It was shortly before 8 a.m. on a busy December day.
The Capitol was gearing up for President Biden, Vice President Harris and lawmakers to take part in the Dec. 9 lying-in-state ceremony for the late Republican Kansas senator and presidential nominee Bob Dole. Both chambers of Congress would also meet in session that day.
And someone got past security with a gun.
A line of about five deep went through the magnetometer screening at the Longworth House Office Building. A first officer missed an image on the X-ray machine: a firearm in a bag.
"It was human error," U.S. Capitol Police Chief Tom Manger told NPR.
When the line finished, Manger said a second officer at the checkpoint asked to review the film: "Can we go back? I thought I saw something."
They caught an image of a gun.
That spurred a frantic hunt: a lockdown, a video review of the security line, a description of an individual of interest and a search. Manger said that 12 minutes later, police spotted the man seen earlier in the line trying to leave the Capitol with a bag. And inside it, they found a gun.
It was a new reminder for the U.S. Capitol Police that despite major improvements since Jan. 6, 2021, when a violent mob ransacked the Capitol, the force still faces a long road to address overall security concerns.
"The bottom line is it shouldn't have happened," Manger, who came on the job less than six months ago, said of the incident. "No one has to convince anybody — me or any of the officers here — how critical it is that we not make those kinds of mistakes."
Manger will cover that message and more when he testifies before Congress for the first time later this week.
Leading a troubled department and expanding resources
A gun getting past security was just one of many tests the Capitol Police have faced since their darkest day — Jan. 6. The riot led to the deaths of several law enforcement officers, left more than 80 injured, and resulted in dozens of resignations.
In all, more than 130 officers have quit since the attack, some in response to the riot or in the form of retirements or in search of better jobs, Manger said. And of the injured, the agency said just "a few" remain on medical leave.
"My biggest concern is getting our staffing up," Manger said in an interview from the department's modest headquarter building tucked near the Senate side of the Capitol campus.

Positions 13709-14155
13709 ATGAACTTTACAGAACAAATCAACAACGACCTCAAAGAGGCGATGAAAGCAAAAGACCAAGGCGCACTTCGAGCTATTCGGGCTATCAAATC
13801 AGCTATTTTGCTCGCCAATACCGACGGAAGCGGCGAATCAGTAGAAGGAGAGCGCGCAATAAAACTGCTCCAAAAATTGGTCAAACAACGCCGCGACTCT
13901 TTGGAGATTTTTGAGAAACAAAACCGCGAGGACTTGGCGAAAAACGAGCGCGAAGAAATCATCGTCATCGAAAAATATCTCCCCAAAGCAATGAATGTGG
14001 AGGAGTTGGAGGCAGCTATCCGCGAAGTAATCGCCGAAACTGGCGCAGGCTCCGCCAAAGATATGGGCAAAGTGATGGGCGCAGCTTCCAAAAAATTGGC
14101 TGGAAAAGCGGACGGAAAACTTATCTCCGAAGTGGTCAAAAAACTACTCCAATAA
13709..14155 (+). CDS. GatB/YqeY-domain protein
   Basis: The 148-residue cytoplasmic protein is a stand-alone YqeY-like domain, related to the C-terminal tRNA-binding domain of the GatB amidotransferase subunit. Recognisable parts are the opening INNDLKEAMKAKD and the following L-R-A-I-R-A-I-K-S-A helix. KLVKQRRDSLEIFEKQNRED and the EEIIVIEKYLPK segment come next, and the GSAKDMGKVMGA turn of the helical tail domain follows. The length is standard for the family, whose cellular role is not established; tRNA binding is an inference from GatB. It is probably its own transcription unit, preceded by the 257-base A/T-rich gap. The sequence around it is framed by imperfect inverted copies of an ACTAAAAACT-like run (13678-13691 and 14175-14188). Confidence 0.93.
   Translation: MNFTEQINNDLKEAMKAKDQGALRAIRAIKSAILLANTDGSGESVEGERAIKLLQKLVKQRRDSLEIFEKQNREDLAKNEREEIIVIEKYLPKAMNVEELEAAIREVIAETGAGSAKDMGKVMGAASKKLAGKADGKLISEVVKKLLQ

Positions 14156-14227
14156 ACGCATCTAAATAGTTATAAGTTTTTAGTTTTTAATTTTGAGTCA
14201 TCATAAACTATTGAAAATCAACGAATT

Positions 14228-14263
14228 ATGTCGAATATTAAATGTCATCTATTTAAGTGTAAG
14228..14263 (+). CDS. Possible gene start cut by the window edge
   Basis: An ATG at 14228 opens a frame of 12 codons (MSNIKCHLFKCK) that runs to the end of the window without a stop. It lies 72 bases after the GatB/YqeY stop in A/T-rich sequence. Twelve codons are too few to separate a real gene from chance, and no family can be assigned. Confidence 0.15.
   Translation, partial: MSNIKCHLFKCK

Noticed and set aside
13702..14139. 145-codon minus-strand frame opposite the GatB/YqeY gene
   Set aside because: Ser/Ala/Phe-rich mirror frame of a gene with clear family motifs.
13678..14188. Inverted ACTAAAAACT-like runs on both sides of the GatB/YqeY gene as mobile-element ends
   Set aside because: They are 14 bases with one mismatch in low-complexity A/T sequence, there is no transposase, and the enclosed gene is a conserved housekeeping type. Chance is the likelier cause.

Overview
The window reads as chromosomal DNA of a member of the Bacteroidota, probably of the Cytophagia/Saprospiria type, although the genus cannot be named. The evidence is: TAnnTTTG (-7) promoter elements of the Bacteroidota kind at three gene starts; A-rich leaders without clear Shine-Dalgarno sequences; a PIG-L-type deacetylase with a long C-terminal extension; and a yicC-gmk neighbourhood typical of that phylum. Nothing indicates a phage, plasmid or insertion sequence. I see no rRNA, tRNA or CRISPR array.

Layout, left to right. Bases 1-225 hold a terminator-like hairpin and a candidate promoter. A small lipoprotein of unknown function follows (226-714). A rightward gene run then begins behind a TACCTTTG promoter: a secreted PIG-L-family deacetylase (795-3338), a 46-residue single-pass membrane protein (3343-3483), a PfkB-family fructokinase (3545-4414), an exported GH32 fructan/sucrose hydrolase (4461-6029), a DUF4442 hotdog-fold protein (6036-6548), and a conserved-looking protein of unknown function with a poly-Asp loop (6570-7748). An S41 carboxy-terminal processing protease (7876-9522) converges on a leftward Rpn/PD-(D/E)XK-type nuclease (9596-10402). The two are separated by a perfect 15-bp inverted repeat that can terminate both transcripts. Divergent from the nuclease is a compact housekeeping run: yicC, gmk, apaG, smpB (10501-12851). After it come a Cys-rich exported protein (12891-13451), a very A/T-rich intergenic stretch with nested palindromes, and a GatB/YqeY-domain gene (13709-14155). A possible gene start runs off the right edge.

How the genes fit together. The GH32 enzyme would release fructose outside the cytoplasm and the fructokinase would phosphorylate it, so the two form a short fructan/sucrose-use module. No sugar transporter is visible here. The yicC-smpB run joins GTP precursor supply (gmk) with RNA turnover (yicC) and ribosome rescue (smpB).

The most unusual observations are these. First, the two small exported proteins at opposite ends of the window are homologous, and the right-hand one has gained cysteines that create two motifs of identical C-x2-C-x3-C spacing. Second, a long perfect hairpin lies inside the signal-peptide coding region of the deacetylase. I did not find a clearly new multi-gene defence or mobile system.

Manger was the agency's own key hire as his predecessor faced intense criticism in the wake of the Jan. 6 attack. Ex-Capitol Police Chief Steven Sund resigned the day after the attack. Weeks later, the acting police chief, Yogananda Pittman, faced a vote of no confidence from the union.
Manger, the retired Montgomery County, Md., police chief, took over the helm in late July after a nationwide search and as the department was on the verge of running out of money.
Capitol Police faced a dramatic budget shortfall after the attack. In July, Biden signed a supplemental security funding measure into law that directed more than $100 million to the agency.
Now, Manger is looking to hire 280 new officers in 2022 and eventually get to an overall police force total to more than 2,000.
"We only had about 1,800 or so police officers, and we figured we could make up the rest through overtime. That's not going to work anymore with the demands that we have," Manger explained.
Capitol Police saw more than 9,000 threats in 2021 against members, more than double the number of cases recorded just five years ago. The police logged fewer than 4,000 such reports in 2017.
The department has opened its first two field offices in California and Florida in the last two months, each staffed with two investigators and an attorney. While the plan was in place before the riot, it was ramped up in the face of growing security threats against lawmakers.
Capitol Police also hired 22-year Secret Service veteran Wesley Schwark to help coordinate major security events for the department. And they also beefed up intelligence operations with eight analysts to help gather, analyze and share intelligence within its ranks and with its law enforcement partners — a key failure for police on Jan. 6.
Manger said they've also addressed staffing, equipment and training shortages for their Civil Disturbance Unit, or riot-control division, which faced heated concerns after Jan. 6. That unit fought short-handed and without much of their needed equipment that day.
That, combined with similar units at partner law enforcement agencies, have put the force in a much better position today, he argued.
"Now ... with a phone call, we can get hundreds, hundreds of those trained Civil Disturbance Units here at the Capitol," Manger said.
Addressing trauma for officers